What do we mean by community-based & restorative justice?
Community and restorative justice is a way in which we look at problem solving. According to the International Institute for Restorative Practices (IIRP), restorative practice is defined by “the study of how to build social capital and achieve social discipline through participatory learning and decision making” (IIRP). Specifically, restorative justice is a new way to look at our criminal justice system by bringing justice to victims by resolving conflicts with the offender. The role of restorative practices in our criminal justice system is to work on mending problems instead of using punitive measures. Community justice uses restorative practices to mend relationships between the community and offenders. Its focus is to be healing within the community that is harmed instead of the state.
What are we doing?
The Community and Restorative Justice Systems internship has been faced with new obstacles every day while our current political climate is in turmoil more than ever. We decided to focus on the criminal justice system, specifically reentry and prison conditions. Additionally, we investigated the current education system and policing in the Lehigh Valley.
There are a couple of components to our internship that went into our final projects. The first has to do with education. We looked at how Pennsylvania’s current curriculum reflects false narratives about our past. We created presentations critiquing and recommending fixes to the current curriculum. Additionally, we have all written op-eds to explain our experiences with the research we have found about the criminal justice system and the education system. [See Anti-Racist Curriculum Resources suggestions prepared by intern Sara Bender [Lafayette ’21].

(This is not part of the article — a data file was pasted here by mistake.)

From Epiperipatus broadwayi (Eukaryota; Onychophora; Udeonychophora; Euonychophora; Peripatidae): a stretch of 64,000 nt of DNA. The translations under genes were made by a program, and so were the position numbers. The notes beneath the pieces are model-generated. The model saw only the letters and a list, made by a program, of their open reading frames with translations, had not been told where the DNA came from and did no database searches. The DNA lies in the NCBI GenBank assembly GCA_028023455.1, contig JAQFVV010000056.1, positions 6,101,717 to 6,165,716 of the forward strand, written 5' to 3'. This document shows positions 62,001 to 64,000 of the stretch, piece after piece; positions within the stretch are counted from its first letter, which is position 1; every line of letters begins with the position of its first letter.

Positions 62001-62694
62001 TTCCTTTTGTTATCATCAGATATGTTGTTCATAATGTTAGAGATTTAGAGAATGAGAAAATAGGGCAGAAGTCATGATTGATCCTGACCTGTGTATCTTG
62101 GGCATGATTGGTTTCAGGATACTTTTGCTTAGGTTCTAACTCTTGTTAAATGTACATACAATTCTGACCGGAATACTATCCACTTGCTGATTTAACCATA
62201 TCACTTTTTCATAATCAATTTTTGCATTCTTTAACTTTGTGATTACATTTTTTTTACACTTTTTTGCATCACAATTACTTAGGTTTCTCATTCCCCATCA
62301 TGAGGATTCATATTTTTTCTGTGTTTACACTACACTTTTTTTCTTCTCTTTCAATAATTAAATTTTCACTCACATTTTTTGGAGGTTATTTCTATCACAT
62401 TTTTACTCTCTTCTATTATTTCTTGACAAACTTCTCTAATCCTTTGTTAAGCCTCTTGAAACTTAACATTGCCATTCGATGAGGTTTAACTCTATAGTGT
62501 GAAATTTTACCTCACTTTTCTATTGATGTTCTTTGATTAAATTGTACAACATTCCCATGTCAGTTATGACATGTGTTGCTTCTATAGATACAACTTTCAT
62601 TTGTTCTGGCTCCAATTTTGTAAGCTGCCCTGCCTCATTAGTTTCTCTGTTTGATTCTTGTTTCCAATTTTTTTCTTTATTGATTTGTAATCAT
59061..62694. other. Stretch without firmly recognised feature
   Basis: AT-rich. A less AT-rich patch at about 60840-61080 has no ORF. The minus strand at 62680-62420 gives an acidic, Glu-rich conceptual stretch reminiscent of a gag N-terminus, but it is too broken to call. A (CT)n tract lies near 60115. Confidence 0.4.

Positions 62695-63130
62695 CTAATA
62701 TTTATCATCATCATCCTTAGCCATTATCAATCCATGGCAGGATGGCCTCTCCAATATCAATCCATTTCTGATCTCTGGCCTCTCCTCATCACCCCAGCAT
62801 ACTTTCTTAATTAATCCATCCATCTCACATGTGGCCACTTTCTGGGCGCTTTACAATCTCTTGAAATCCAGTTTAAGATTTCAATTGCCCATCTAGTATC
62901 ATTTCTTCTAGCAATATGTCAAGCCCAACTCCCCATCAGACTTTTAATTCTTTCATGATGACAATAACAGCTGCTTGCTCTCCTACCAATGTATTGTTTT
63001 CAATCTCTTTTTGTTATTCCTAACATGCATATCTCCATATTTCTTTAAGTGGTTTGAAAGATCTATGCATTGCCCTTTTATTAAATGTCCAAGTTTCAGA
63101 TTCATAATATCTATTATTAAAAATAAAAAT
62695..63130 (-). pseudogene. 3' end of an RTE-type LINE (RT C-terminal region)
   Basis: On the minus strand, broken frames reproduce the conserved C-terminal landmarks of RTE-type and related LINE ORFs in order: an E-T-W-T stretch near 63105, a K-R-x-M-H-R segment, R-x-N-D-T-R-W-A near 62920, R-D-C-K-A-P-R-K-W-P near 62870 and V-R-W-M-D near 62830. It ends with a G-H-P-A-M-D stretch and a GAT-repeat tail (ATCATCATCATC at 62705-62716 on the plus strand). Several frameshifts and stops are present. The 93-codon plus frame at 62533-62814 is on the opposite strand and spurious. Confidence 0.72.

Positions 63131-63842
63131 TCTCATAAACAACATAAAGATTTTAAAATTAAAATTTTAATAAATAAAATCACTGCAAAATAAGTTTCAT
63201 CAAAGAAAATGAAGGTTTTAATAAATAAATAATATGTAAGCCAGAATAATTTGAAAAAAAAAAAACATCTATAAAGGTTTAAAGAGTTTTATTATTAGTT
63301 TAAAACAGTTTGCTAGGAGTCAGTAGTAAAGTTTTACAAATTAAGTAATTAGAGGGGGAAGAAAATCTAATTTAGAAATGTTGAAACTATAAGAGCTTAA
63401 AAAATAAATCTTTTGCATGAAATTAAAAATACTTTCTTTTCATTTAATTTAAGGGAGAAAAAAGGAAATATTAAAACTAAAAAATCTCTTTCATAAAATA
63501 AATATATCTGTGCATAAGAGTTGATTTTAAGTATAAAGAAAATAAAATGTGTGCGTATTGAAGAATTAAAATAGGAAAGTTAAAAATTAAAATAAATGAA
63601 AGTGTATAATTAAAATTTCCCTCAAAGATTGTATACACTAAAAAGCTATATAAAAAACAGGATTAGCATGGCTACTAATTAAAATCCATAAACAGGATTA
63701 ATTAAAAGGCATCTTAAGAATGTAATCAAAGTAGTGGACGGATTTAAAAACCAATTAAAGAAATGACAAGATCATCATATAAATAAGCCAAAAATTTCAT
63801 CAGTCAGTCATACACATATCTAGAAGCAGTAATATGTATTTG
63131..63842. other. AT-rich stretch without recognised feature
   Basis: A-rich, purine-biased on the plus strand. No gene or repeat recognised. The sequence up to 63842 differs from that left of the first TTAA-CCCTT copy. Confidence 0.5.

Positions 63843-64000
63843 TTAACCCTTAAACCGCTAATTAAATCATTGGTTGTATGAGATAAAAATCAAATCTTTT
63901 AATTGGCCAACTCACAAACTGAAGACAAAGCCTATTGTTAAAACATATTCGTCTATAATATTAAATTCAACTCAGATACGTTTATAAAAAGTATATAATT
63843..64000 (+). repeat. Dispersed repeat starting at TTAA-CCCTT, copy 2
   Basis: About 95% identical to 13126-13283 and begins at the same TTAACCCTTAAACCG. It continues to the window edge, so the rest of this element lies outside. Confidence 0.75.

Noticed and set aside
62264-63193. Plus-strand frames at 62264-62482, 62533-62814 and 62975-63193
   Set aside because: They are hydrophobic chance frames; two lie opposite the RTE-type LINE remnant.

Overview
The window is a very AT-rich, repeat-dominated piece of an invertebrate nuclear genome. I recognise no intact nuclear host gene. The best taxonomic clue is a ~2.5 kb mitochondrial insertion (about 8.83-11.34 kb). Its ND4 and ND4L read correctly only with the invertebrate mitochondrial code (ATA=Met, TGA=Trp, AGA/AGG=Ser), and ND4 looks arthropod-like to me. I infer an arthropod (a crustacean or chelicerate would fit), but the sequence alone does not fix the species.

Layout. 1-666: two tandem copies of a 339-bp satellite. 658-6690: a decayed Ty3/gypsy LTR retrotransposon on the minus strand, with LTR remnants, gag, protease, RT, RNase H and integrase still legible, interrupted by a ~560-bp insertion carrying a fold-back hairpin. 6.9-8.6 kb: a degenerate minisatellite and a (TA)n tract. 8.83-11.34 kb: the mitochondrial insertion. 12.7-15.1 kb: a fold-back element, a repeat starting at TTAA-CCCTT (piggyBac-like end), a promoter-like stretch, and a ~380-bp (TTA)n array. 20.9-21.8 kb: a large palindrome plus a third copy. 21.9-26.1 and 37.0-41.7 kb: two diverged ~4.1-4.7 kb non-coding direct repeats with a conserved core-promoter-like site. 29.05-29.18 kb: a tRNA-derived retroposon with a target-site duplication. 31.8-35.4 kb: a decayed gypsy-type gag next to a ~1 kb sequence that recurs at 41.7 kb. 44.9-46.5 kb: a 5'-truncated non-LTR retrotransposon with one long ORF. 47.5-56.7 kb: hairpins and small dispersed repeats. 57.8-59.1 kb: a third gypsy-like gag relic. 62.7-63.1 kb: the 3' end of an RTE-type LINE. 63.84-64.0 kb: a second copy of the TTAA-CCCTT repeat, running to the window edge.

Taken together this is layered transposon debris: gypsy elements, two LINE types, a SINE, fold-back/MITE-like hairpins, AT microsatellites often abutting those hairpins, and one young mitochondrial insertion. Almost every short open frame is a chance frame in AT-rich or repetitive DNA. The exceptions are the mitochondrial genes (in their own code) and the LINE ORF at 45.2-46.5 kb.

Finally, we have set up contacts to interview people who are currently incarcerated or were formerly incarcerated to add to StoryCorps. StoryCorps’ mission statement “is to preserve and share humanity’s stories in order to build connections between people and create a more just and compassionate world.” Our goal for our contribution to StoryCorps is to amplify the voices of those usually hidden and silenced in our society. Due to COVID-19, these recordings were canceled, but may be resumed once we are able to get inside the prisons for interviews.
Meet the Interns
- Mackenzi Berner (Lafayette ‘23)
- Sarah Bender (Lafayette ‘21)
- Sumini Siyambalapitiya (Lafayette ‘21)
We want to thank the following individuals for their insights and connections during our internship, especially for being flexible as we moved remote:
- Dr. Bonnie Winfield, Director and Founder of The Journey Home Program for Women
- David Isay, Founder and President of StoryCorps Inc.
- Jason Schiffer, Chief of Police at Lehigh University
- Jeff Troxell, Director of Public Safety at Lafayette College
- Jim Meyer, Associate Director and Chief of Police at Lafayette College
- Dr. John Bailie, President and Associate Professor at the International Institute for Restorative Practices
- Dr. Joseph Roy, Superintendent of Schools for the Bethlehem Area School District
- Julie Zaebst, Senior Policy Advocate at ACLU of Pennsylvania
- Kevin Heil, Lieutenant at Lafayette College
- Laura Savenelli, Assistant Director Impact Operations at United Way
- Officer Lora Martin, Crime Prevention at Lehigh University
- Maria Santiago, Archivist at StoryCorps Inc.
- Maureen Barden, Pennsylvania Parole Board Member
- Michael Lear, Owner of Pangea Yoga and Trauma Recovery Yoga Instructor and Lead Trainer Board Member with The Shanthi Project
- Naiymah A. Sanchez, Trans Justice Program Coordinator for ACLU of Pennsylvania
- Dr. Nandini Sikand, International Entertainment Professional and Assistant Professor at Lafayette College
- Vivian Robeldo-Shorey, Director of Student Services & Minority Affairs for Bethlehem Area School District